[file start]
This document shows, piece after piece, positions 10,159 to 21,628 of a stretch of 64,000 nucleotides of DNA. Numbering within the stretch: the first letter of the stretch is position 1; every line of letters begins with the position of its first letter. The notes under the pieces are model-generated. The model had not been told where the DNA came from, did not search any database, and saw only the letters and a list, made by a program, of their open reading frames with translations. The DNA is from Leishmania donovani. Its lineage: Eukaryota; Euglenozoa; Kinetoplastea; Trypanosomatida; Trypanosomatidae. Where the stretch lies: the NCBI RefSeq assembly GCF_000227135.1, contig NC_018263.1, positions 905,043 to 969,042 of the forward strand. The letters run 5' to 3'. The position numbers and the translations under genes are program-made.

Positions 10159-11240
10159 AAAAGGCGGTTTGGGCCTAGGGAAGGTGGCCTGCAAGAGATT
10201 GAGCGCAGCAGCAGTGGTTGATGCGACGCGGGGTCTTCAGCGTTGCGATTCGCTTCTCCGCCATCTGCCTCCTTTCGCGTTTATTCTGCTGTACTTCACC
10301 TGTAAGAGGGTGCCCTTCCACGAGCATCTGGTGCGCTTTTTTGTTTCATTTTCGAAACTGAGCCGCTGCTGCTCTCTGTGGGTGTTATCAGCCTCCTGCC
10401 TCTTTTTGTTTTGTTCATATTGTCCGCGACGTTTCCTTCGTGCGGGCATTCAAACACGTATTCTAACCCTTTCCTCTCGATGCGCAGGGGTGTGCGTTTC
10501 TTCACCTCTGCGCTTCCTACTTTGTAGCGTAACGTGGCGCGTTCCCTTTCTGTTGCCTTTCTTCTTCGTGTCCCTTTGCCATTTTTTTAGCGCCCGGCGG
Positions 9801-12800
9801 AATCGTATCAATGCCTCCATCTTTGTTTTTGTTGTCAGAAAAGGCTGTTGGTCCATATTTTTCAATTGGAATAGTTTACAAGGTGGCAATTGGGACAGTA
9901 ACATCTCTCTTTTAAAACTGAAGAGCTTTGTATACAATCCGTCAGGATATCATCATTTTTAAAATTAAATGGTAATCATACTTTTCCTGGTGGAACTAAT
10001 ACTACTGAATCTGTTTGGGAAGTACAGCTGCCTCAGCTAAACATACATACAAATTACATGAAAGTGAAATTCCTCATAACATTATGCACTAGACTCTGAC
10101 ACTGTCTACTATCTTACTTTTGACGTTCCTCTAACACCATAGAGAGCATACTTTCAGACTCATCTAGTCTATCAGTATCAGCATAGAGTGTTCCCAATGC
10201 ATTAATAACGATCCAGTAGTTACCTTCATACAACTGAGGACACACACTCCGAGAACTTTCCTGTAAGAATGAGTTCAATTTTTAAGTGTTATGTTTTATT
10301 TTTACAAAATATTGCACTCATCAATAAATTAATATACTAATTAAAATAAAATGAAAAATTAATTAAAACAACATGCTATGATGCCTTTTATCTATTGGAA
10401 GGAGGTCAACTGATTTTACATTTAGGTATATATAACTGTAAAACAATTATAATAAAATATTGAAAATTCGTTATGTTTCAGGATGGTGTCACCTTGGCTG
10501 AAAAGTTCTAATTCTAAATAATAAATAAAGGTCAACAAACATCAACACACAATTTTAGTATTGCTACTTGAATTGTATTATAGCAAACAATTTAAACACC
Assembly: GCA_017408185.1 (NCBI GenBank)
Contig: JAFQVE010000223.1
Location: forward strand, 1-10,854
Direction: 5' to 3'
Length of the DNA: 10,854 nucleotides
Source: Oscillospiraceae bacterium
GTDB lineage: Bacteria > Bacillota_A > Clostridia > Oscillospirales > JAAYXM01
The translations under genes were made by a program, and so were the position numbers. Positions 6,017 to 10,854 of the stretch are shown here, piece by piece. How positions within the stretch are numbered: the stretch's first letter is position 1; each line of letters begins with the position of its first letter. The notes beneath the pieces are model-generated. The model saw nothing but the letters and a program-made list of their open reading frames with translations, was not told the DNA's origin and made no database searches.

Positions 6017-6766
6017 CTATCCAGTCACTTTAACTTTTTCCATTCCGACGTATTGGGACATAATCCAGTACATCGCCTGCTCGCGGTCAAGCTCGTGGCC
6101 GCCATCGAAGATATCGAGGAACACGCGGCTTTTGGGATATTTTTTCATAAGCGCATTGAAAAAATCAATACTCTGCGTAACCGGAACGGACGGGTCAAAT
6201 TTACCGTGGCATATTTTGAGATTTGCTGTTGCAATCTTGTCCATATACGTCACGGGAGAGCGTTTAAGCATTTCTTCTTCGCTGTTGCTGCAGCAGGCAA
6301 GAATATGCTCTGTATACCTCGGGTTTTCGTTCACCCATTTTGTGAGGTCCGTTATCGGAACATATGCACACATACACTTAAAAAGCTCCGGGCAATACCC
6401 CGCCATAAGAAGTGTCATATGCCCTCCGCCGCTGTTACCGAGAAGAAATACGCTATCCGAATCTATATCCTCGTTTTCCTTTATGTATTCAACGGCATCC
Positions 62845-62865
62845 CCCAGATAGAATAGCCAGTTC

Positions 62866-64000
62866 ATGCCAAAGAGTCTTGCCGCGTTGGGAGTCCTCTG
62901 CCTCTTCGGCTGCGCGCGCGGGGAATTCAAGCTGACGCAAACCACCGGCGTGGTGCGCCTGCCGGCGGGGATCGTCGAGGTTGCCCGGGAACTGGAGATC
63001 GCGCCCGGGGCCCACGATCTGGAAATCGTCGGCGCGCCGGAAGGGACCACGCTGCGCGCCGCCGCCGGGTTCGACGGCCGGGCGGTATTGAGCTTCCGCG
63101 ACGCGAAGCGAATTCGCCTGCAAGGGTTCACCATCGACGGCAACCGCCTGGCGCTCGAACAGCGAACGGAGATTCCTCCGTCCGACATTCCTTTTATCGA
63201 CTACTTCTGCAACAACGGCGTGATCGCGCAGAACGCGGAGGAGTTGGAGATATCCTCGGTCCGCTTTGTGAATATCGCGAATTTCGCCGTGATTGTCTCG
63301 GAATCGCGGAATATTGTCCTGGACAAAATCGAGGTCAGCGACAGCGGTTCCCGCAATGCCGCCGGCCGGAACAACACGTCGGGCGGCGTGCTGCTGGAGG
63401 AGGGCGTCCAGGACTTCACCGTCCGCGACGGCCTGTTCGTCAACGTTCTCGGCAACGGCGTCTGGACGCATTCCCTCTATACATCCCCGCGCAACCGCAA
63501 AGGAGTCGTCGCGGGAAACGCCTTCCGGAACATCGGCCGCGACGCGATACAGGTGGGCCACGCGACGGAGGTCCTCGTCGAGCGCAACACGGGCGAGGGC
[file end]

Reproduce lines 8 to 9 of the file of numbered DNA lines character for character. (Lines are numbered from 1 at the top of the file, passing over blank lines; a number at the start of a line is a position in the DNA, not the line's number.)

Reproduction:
Positions 9801-12800
9801 AATCGTATCAATGCCTCCATCTTTGTTTTTGTTGTCAGAAAAGGCTGTTGGTCCATATTTTTCAATTGGAATAGTTTACAAGGTGGCAATTGGGACAGTA